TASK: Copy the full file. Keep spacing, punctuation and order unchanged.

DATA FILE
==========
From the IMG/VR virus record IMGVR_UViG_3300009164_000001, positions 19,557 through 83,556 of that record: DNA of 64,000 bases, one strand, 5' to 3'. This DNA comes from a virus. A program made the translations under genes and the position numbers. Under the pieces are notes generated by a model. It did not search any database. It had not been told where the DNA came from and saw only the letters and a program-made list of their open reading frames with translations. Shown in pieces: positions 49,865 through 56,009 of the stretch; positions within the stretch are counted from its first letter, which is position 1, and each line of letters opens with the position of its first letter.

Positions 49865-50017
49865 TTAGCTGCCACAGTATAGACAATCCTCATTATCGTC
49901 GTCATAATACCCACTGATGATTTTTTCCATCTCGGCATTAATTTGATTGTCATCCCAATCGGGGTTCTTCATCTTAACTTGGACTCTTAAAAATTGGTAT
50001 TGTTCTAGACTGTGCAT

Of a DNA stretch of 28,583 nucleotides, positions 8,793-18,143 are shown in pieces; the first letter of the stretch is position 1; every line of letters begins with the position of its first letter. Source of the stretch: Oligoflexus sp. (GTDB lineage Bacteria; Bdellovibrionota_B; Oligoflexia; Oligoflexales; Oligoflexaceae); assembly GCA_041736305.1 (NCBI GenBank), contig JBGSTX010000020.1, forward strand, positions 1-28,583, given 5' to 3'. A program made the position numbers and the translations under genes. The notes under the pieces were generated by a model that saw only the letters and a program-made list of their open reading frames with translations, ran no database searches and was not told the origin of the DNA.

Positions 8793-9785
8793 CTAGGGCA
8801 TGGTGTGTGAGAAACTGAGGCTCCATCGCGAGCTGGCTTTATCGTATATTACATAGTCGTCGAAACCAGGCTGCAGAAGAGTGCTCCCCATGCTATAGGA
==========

From the IMG/VR virus record IMGVR_UViG_3300009164_000001, positions 19,557 through 83,556 of that record: DNA of 64,000 bases, one strand, 5' to 3'. This DNA comes from a virus. A program made the translations under genes and the position numbers. Under the pieces are notes generated by a model. It did not search any database. It had not been told where the DNA came from and saw only the letters and a program-made list of their open reading frames with translations. Shown in pieces: positions 49,865 through 56,009 of the stretch; positions within the stretch are counted from its first letter, which is position 1, and each line of letters opens with the position of its first letter.

Positions 49865-50017
49865 TTAGCTGCCACAGTATAGACAATCCTCATTATCGTC
49901 GTCATAATACCCACTGATGATTTTTTCCATCTCGGCATTAATTTGATTGTCATCCCAATCGGGGTTCTTCATCTTAACTTGGACTCTTAAAAATTGGTAT
50001 TGTTCTAGACTGTGCAT

Of a DNA stretch of 28,583 nucleotides, positions 8,793-18,143 are shown in pieces; the first letter of the stretch is position 1; every line of letters begins with the position of its first letter. Source of the stretch: Oligoflexus sp. (GTDB lineage Bacteria; Bdellovibrionota_B; Oligoflexia; Oligoflexales; Oligoflexaceae); assembly GCA_041736305.1 (NCBI GenBank), contig JBGSTX010000020.1, forward strand, positions 1-28,583, given 5' to 3'. A program made the position numbers and the translations under genes. The notes under the pieces were generated by a model that saw only the letters and a program-made list of their open reading frames with translations, ran no database searches and was not told the origin of the DNA.

Positions 8793-9785
8793 CTAGGGCA
8801 TGGTGTGTGAGAAACTGAGGCTCCATCGCGAGCTGGCTTTATCGTATATTACATAGTCGTCGAAACCAGGCTGCAGAAGAGTGCTCCCCATGCTATAGGA